Don Rickles was an interesting dichotomy. He made his fame and fortune by hurling insults at his audiences and received love and respect for it. The legendary comedian died today at his home from kidney failure. He was 90.
Rickles decided to enter show business after a tour of duty in the military during World War II. In the late 1940s, he trained at the American Academy of the Dramatic Arts along side fellow students Grace Kelly, Jason Robards and Anne Bancroft with the intention of becoming a serious actor. However, when the only acting jobs he could get were bit parts in television shows, Rickles decided to try his hand at stand-up comedy on the nightclub circuit of the early 1950s.
His insult comic shtick came about accidentally. He originally started out as a set up/punch line comic, but when audiences reacted to the biting, acerbic, improvised wit he used in combatting hecklers, he shifted his act to make those insults a major part of his routine.
One of his biggest supporters was Frank Sinatra. Legend has it, the crooner was impressed with Rickles after he has the audacity to insult Sinatra, who was sitting in the audience during a Rickles appearance at a Miami Beach nightclub. Sinatra encouraged friends to see Rickles, giving his career a boost, moving him from the small clubs in New York and Miami to the big rooms in Las Vegas.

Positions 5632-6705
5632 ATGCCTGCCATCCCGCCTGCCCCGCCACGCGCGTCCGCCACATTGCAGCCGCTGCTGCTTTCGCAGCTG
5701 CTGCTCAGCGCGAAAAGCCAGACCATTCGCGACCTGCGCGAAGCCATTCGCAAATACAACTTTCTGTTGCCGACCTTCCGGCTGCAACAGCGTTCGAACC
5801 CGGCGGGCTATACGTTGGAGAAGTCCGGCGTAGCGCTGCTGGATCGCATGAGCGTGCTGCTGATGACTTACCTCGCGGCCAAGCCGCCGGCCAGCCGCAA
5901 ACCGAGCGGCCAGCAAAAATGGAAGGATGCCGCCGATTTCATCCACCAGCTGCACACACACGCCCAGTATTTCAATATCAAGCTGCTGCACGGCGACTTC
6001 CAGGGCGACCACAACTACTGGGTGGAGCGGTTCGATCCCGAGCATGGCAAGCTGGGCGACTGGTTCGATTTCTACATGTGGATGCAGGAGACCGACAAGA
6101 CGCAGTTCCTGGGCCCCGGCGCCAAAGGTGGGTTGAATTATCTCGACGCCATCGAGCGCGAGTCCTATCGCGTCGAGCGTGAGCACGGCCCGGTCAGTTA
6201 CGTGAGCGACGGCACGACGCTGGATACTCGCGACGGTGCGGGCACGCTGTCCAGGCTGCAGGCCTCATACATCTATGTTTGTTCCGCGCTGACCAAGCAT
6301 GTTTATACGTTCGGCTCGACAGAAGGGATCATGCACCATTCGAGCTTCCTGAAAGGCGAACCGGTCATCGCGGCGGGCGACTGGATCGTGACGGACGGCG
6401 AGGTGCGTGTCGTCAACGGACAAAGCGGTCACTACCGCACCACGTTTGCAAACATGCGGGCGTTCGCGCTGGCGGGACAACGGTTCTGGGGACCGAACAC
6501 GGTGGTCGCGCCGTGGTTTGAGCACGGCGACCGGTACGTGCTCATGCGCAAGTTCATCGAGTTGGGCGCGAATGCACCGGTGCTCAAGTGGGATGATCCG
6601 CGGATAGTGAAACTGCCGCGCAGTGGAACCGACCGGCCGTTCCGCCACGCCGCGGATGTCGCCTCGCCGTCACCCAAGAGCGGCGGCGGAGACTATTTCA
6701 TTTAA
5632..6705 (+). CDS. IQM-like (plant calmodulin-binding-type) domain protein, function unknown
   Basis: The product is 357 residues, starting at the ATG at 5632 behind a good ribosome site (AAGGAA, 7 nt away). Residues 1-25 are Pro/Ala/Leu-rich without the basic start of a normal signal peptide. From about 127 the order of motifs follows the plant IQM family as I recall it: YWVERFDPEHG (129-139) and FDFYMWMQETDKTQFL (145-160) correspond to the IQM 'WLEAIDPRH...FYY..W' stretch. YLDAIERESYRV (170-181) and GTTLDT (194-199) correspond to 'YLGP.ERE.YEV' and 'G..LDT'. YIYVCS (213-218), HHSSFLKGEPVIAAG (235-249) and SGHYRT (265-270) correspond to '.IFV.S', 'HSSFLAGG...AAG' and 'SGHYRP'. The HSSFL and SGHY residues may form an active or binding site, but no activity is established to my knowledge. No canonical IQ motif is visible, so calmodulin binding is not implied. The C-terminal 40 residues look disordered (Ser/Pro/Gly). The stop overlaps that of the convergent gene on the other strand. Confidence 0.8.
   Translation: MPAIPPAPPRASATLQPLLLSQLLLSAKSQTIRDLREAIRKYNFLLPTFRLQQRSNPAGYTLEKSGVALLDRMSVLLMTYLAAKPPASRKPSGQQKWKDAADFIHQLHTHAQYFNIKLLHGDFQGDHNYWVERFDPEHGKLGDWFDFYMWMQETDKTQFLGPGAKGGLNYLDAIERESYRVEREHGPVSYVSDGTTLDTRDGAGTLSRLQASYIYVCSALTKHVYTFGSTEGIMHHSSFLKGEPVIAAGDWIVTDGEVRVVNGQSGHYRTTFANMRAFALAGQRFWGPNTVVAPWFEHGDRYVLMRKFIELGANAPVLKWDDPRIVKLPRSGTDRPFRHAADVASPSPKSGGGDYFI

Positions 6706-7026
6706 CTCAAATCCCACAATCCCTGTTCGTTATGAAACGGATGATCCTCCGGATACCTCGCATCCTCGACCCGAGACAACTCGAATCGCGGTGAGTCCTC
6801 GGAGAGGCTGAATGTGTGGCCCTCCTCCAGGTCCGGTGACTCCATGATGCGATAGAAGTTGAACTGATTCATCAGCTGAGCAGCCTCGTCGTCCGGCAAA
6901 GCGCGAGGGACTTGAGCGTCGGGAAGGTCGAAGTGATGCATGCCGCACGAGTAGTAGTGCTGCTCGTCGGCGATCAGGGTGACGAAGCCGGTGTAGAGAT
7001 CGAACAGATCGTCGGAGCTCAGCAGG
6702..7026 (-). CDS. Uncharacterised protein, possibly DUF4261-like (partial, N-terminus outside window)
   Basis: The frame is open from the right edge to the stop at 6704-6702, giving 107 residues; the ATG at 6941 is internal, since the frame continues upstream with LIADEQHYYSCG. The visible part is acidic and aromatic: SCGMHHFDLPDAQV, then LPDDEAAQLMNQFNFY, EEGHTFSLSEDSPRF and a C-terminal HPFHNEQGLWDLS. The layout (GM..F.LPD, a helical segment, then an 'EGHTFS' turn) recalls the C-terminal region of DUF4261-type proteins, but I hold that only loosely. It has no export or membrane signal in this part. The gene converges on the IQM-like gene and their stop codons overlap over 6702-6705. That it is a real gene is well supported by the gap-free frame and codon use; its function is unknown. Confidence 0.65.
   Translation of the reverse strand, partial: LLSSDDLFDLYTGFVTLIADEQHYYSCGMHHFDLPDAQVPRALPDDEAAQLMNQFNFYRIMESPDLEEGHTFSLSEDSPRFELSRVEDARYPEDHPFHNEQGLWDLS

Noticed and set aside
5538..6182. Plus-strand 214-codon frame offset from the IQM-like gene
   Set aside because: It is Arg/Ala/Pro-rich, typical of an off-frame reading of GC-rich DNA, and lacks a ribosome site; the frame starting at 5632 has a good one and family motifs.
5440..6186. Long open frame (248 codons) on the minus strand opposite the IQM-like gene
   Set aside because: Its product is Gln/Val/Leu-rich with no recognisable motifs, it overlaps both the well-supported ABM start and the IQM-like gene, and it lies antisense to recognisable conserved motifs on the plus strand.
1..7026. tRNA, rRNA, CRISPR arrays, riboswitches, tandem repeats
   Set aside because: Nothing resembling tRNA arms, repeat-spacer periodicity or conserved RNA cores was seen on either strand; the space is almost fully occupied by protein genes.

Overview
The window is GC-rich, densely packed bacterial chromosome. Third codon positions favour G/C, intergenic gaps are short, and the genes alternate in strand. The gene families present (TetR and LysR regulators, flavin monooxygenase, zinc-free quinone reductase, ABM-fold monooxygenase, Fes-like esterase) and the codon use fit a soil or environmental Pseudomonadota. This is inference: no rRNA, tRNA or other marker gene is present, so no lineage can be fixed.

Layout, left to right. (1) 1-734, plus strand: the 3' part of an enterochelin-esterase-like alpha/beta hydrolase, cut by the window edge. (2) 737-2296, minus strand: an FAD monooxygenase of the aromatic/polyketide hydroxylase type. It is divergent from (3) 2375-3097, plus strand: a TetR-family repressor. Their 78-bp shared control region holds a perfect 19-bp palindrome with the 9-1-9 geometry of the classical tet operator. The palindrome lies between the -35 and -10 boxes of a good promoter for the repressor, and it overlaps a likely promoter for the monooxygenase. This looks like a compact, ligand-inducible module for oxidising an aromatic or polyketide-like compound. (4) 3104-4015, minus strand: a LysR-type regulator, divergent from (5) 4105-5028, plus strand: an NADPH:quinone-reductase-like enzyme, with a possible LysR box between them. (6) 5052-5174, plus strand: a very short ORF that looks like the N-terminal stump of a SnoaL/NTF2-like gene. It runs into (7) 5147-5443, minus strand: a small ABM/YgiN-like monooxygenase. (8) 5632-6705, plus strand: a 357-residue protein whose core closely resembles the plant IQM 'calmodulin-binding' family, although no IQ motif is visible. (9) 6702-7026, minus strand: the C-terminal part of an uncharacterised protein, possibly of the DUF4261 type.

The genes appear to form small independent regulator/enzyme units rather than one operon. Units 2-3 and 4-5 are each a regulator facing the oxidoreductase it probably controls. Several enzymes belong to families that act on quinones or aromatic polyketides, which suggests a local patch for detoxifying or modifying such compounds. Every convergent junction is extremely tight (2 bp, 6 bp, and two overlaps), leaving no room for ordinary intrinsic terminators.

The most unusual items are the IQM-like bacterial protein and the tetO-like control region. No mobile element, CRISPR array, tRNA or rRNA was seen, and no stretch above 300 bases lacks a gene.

Rickles made his feature film debut in 1958’s Run Silent, Run Deep, a war drama in which he starred with Clark Gable and Burt Lancaster. Supporting roles in dramas such as The Rabbit Trap, The Rat Race and the B-movie classic X: The Man with the X-Ray Eyes would follow.
In the 1960s, as a result of his agent being married to Annette Funicello, Rickles began appearing in the successful series of “Beach Party” films. This lead to Rickles adding comedies like Enter Laughing and Kelly’s Heroes to dramas such as The Money Jungle and Where It’s At. It was on Kelly’s Heroes where he met John Landis, who was working as a production assistant on the film. Landis would later direct the Rickles in the 1992 vampire film Innocent Blood and would create the 2007 documentary, Mr. Warmth: The Don Rickles Project, which would earn Rickles an Emmy Award.
Rickles also was cast by fan Martin Scorsese as Billy Sherbert in 1995’s Casino. Rickles’ later film work would be consign to voice acting, most notably voicing Mr. Potato Head in Pixar’s Toy Story franchise. His last on-screen film role was in the 1999 Norm McDonald vehicle, Dirty Work.
Rickles was still perform right up until his death. In an interview with Closer Magazine earlier this year, Rickles stated: “At 90, I’m still going pretty damn good. And it’s nice because I have no plans to slow down.”